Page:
NHC Section 504 Nondiscrimination Proposed Rule Comments
By: Allen Pinn, Policy Coordinator
On November 13, the National Health Council (NHC) submitted comments to the Office of Civil Rights at the Department of Health and Human Services (HHS) regarding a proposed rule on Discrimination on the Basis of Disability in Health and Human Service Programs or Activities. The comments submitted by the NHC supported increased efforts to eliminate discrimination against people with disabilities and kept patients’ experiences and access to health care at the forefront. Below is a summary of the comments.
Accessibility and anti-discrimination
The NHC is committed to supporting individuals with disabilities when seeking care. The proposed rule emphasizes the prohibition of discriminatory methods in the allocation of scarce medical resources. As seen during the COVID-19 pandemic, standard resource allocation can disproportionately discriminate against individuals with disabilities. The NHC commended HHS for seeking to remedy this ongoing issue.
Regarding equitable access to web/mobile/kiosk services and medical equipment, the NHC commended HHS for recognizing the importance of accessibility. Regardless of an individual’s ability, all individuals should have access to in-person and digital health care services. In addition to accessible services, the NHC is also strongly advocates for more inclusive communication. Plain language for patients with cognitive, developmental, intellectual, or neurological disabilities should not only be an optional modification, but a mandatory standard across all communications. A mandatory plain language standard will increase inclusivity and widen patient engagement.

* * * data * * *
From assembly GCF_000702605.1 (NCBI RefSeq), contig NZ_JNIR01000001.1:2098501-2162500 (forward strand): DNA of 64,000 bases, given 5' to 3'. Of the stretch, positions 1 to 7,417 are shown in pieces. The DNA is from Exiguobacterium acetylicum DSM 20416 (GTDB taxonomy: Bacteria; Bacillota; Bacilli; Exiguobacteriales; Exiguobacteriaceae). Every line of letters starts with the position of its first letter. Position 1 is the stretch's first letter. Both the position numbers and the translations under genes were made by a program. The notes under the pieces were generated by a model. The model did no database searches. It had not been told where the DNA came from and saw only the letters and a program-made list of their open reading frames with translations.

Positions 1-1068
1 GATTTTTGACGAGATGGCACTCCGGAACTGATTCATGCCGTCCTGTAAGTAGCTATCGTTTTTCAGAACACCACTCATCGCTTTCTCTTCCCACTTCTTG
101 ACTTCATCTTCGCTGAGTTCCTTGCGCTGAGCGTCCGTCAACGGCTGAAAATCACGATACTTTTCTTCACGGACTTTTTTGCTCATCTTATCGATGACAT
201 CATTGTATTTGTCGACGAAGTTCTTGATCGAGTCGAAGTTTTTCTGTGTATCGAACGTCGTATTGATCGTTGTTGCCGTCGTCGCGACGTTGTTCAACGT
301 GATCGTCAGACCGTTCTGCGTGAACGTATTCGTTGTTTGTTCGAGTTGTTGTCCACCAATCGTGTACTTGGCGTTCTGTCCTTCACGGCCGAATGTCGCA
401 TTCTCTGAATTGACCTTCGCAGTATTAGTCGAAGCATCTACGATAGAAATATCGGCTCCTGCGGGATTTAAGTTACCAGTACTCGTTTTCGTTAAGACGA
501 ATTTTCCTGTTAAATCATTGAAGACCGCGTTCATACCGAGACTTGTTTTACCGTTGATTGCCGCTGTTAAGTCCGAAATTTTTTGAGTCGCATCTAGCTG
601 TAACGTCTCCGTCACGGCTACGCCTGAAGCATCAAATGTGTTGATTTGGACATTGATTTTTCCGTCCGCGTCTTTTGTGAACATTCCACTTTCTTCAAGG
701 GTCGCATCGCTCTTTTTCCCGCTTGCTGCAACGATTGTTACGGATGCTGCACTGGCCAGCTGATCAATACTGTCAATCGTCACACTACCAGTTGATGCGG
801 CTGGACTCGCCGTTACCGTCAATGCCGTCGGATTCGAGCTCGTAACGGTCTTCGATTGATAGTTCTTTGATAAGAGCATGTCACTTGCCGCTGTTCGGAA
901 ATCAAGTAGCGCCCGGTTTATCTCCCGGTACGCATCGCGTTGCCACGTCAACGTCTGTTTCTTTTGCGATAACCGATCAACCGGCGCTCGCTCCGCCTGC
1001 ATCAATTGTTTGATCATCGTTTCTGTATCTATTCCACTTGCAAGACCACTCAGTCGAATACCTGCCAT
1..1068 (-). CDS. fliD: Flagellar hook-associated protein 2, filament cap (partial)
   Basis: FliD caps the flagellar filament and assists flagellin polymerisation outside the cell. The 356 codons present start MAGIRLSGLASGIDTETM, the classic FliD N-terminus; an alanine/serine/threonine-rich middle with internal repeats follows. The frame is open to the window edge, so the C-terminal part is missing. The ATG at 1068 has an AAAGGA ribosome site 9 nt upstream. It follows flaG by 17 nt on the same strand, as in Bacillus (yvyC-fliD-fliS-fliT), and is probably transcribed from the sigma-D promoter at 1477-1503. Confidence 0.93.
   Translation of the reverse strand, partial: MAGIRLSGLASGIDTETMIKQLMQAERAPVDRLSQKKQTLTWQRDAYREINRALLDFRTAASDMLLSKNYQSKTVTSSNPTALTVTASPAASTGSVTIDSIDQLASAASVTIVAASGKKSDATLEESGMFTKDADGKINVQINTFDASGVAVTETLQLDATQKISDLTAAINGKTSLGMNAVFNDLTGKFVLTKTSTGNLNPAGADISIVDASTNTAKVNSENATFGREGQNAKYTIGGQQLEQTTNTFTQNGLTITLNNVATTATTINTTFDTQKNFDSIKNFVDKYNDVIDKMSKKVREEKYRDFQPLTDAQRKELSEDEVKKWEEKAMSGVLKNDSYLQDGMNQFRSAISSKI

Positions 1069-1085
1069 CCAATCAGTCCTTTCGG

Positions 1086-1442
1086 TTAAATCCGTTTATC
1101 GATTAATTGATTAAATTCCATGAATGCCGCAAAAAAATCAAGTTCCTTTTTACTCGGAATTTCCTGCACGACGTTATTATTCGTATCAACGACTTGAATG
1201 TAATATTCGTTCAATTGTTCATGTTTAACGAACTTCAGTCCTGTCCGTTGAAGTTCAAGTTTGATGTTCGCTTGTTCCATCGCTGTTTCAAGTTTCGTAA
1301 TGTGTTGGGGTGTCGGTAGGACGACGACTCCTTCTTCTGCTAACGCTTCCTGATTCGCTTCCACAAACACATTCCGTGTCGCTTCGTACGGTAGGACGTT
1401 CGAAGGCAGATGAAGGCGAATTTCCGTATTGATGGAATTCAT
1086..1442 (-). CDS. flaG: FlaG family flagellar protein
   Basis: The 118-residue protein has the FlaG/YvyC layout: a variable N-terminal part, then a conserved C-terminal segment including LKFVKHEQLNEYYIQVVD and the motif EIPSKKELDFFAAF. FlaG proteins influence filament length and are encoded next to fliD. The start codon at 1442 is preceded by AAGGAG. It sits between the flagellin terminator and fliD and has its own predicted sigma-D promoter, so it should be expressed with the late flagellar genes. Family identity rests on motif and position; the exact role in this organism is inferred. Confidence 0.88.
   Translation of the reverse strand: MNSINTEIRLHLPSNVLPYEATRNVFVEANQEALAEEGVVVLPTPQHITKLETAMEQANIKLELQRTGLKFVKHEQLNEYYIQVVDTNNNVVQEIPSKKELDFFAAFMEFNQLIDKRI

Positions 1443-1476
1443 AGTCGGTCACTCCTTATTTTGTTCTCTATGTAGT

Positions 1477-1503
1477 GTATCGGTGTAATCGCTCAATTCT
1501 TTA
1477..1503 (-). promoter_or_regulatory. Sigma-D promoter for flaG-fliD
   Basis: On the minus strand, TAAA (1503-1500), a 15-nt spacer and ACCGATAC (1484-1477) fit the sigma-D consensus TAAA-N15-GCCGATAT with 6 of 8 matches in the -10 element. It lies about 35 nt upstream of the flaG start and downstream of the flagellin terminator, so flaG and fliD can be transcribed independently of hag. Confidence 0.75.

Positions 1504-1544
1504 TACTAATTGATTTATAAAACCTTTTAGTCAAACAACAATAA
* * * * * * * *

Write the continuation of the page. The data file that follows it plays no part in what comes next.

Health care services and support
The NHC is in full support of the proposed rule’s intent to eliminate discriminatory practices in medical treatment. For instance, studies have shown that physicians’ biases can impact their clinical decisions, which can lead to inequalities in medical treatment.1 No discrimination, whether based on medical expertise or not, should ever be allowed under Section 504 of the Rehabilitation Act. Additionally, the NHC urged HHS to maintain and strengthen protections and guidelines regarding the provision of emergency treatment for hard of hearing and/or deaf individuals. The NHC insisted that new guidance, designed to streamline communication requirements, be made clear and actionable for health care providers.
Value assessment methods
As the cost of health care has risen, the NHC has centered its advocacy on proposals that promote value as determined by patients. The NHC applauded HHS efforts to remedy discriminatory value assessment methods. As HHS attempts to address longstanding discriminatory practices in value assessment models, the NHC urged the Department to consider a patient-defined definition of value. The NHC believes in an approach that values rigorous research standards, and the patient voice can make significant progress in eliminating discriminatory practices within value assessment models.
General Requirements and Procedures
A significant concept that must be met for individuals living with a disability to fully participate in all aspects of life is moving towards more full integration. HHS’ commitment to uphold the integration mandate outlined in Section 504 and the ADA showcases the Department’s intention that all individuals living with a disability can enjoy full and holistic participation in society. To strengthen the Department’s mandate, the NHC recommended the following: application of the integration mandate, prohibition of discriminatory actions, and clarifies the definition of segregated settings.
To read the NHC’s full comments, click here. If you have any questions about the NHC’s comments on the proposed rule, please contact Shion Chang, the NHC’s Director of Policy, at [email protected].
Click here for NHC Comments on Notice of Proposed Rulemaking on Discrimination on the Basis of Disability in Health and Human Service Programs or Activities .